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We all have seen some dog breeds, like bulldogs and bloodhounds, drooling in movies and tv shows. But what about Basset Hounds? Do Basset Hounds Drool?
Basset Hounds drool a lot. They have sensitive salivary glands that produce more saliva than other dog breeds. Additionally, their droopy, folded skin around their lips and muzzle cannot hold the drool they produce. That’s the reason why Basset Hounds drool excessively.
Further in the article, we will understand more about why basset hounds drool so much, whether it’s healthy or not, and learn how to reduce it.
Why do Basset Hounds drool?
Most people will falsely assume that all dogs drool and it is simply a dog thing; that’s not true at all. In fact, most dog breeds don’t drool as much as we think.
But Basset Hounds drool (A LOT). That’s because they have a super powerful sense of smell and sensitive salivary glands.
Odors for bassets can generate saliva, which is usually too much for them to swallow, so it begins to build in the jowls and leak out of their mouths.
These dogs are aware of drooling, which is why they constantly shake their head to rid themselves of the extra saliva. There is no practical purpose for the saliva, but it is more of an indicator of the state the dog is in. If you see your dog drooling, it could mean one of several things, which brings us to our next segment:
When do Basset Hounds drool the most?
Now that we know why Basset Hounds drool, we must understand when they drool.
Basset Hounds may drool due to one of the following reasons:
- Anticipation: For instance, You will see them drool when you are preparing their meal.
- Odors: Basset hounds are scent hounds, and smelling new and tempting scents and make them drool like anything.
- After drinking water: Water often gets trapped in their folded skin around their lips, and start drooling once they are done drinking their water.
- Stress: Stress can also be a factor, for example, my Basset hound starts drooling whenever we are in our vet’s clinic.
Is drooling good for hounds?
Drooling is not an immediate issue that should cause you to take a dog to the vet. It is normal for basset hounds to drool, and the only immediate worry you should have is when they shake their heads inside your house. Splattered drool along the walls could cause irreversible damage to the wall.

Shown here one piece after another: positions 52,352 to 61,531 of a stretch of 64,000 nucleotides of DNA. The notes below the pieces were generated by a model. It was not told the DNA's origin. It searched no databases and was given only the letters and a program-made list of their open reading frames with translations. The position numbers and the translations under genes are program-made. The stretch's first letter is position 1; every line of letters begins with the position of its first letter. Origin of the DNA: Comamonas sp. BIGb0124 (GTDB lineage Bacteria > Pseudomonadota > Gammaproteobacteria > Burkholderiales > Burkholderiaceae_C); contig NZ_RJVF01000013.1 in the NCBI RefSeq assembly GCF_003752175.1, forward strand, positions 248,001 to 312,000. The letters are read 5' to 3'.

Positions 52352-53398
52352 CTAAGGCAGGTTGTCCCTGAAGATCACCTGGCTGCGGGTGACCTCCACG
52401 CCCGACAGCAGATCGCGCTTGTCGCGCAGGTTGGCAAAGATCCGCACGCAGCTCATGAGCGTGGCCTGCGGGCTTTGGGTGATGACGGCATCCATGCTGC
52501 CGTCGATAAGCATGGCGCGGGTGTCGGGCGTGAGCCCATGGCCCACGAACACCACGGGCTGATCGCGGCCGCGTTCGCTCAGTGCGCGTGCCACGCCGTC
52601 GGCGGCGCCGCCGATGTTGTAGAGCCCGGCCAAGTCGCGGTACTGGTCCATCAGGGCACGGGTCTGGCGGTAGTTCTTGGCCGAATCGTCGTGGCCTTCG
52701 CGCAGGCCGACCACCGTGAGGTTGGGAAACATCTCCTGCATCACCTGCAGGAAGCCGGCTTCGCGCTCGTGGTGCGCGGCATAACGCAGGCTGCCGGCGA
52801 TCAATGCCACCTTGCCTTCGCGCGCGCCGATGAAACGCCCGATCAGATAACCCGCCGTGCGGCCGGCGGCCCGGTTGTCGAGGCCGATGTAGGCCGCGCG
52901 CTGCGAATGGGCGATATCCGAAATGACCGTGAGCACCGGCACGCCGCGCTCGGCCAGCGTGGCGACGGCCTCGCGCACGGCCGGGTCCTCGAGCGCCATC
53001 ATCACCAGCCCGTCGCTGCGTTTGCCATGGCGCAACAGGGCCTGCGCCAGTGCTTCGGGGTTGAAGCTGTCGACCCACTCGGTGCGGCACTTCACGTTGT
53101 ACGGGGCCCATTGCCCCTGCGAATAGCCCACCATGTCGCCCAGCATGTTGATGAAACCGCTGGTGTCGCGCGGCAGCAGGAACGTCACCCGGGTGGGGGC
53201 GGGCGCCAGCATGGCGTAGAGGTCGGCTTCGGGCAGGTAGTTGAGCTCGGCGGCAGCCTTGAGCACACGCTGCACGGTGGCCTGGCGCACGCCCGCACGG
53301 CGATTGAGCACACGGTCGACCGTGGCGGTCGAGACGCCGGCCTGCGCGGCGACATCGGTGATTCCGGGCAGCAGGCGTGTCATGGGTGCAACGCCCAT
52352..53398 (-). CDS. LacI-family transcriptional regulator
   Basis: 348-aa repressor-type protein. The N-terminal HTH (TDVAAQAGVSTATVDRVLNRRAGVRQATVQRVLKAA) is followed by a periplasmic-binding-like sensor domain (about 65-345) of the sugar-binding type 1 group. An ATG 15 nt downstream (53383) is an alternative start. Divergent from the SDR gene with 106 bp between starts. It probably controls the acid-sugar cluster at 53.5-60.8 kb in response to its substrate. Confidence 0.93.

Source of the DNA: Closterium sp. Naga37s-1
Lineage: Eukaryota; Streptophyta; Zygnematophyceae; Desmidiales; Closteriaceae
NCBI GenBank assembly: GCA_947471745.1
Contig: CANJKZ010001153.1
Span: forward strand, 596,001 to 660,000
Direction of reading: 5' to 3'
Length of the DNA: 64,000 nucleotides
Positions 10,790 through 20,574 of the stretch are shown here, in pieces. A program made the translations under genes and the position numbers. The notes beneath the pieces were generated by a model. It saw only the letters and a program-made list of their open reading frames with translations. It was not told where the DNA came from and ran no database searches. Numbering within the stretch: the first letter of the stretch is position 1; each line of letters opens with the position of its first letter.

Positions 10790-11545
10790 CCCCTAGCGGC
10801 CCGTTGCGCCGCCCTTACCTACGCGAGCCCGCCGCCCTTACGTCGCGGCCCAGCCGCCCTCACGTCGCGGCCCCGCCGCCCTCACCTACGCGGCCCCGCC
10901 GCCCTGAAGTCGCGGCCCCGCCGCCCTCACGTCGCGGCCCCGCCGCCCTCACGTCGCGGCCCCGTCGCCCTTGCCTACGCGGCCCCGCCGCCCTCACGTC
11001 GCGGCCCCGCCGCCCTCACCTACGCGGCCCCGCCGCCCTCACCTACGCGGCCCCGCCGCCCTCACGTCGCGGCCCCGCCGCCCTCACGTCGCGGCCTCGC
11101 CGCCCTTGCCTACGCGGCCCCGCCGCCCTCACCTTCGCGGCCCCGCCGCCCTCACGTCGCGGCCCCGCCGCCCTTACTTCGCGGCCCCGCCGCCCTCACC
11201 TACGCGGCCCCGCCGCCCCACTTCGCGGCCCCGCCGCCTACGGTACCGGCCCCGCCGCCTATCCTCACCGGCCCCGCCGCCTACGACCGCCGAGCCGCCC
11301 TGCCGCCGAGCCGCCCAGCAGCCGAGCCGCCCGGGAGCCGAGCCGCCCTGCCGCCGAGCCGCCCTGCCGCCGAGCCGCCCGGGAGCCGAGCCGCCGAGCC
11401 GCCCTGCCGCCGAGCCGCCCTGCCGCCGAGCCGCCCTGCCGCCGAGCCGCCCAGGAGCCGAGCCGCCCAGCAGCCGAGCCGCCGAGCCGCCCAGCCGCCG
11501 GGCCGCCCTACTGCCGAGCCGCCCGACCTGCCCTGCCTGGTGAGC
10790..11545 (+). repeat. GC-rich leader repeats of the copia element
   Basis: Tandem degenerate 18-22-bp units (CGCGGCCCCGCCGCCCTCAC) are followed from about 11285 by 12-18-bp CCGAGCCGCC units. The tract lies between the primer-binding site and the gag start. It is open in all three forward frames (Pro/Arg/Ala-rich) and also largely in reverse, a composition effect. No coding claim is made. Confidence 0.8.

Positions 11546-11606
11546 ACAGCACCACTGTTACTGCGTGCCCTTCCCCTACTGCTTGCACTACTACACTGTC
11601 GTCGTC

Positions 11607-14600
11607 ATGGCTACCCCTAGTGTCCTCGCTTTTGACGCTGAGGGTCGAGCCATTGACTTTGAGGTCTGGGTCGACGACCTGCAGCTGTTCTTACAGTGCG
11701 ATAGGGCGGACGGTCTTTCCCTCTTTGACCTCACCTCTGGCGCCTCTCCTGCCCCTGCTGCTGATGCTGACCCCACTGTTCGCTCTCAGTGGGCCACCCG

However, there is such a thing as excessive drool. If the hound is drooling more than you usually expect, this may indicate something deeper, and the dog may have to be brought to the vet. Some of the deeper issues that could bring on the excessive drooling could be the dog’s flu, dental issues, or stomach problems.
So be sure to pay attention to the hounds’ drools regularly, so you know what normal and abnormal levels of drool are.
How to minimize your hound’s drooling
While drooling is expected for hounds, that does not mean you simply need to accept it. However, there are things to help minimize their drooling.
- Bath your Basset hound regularly – This should go without saying that a dog should be bathed regularly but also remember not all the drool a hound has ended up on the floor or the wall. Some of the drool remains in the mouth and becomes crust within their jowls. During the bath, emphasize the dog’s oral region, and clean within their flaps. This oral hygiene should prevent drool from forming in the dog’s mouth for a little while.
- Clean the Jowls – Look toward the hound’s mouth; the dog accumulates drool and gets it at the source. Aside from during bathes, the jowls should get cleaned once a day. More specifically, after they eat or drink, as this is the time they produce the most drool. Try using a wet wipe for this cleanup, not just a regular towel.
- Wipe their mouth with a clean cloth right after they are done drinking water and after their meal.
- Make sure to brush them regularly with canine toothpaste. This may not help reduce drooling, but it will keep their gums healthy and prevent tooth decay and well as infections.
When your basset hound drools, you should not consider it a bad thing. To have a cute, loyal dog drooling as they anticipate their food coming is the cutest thing ever. But it can still be a hassle to deal with. However, as long as you keep on top of their hygiene and wipe their mouth every now and then, it should be manageable.
But always be on the lookout for anything that looks excessive. Drooling is typical for hounds, but if you see that the drool is more than normal, this could mean something serious is taking place. Immediately take them to the vet to get their expert opinion on what to do next.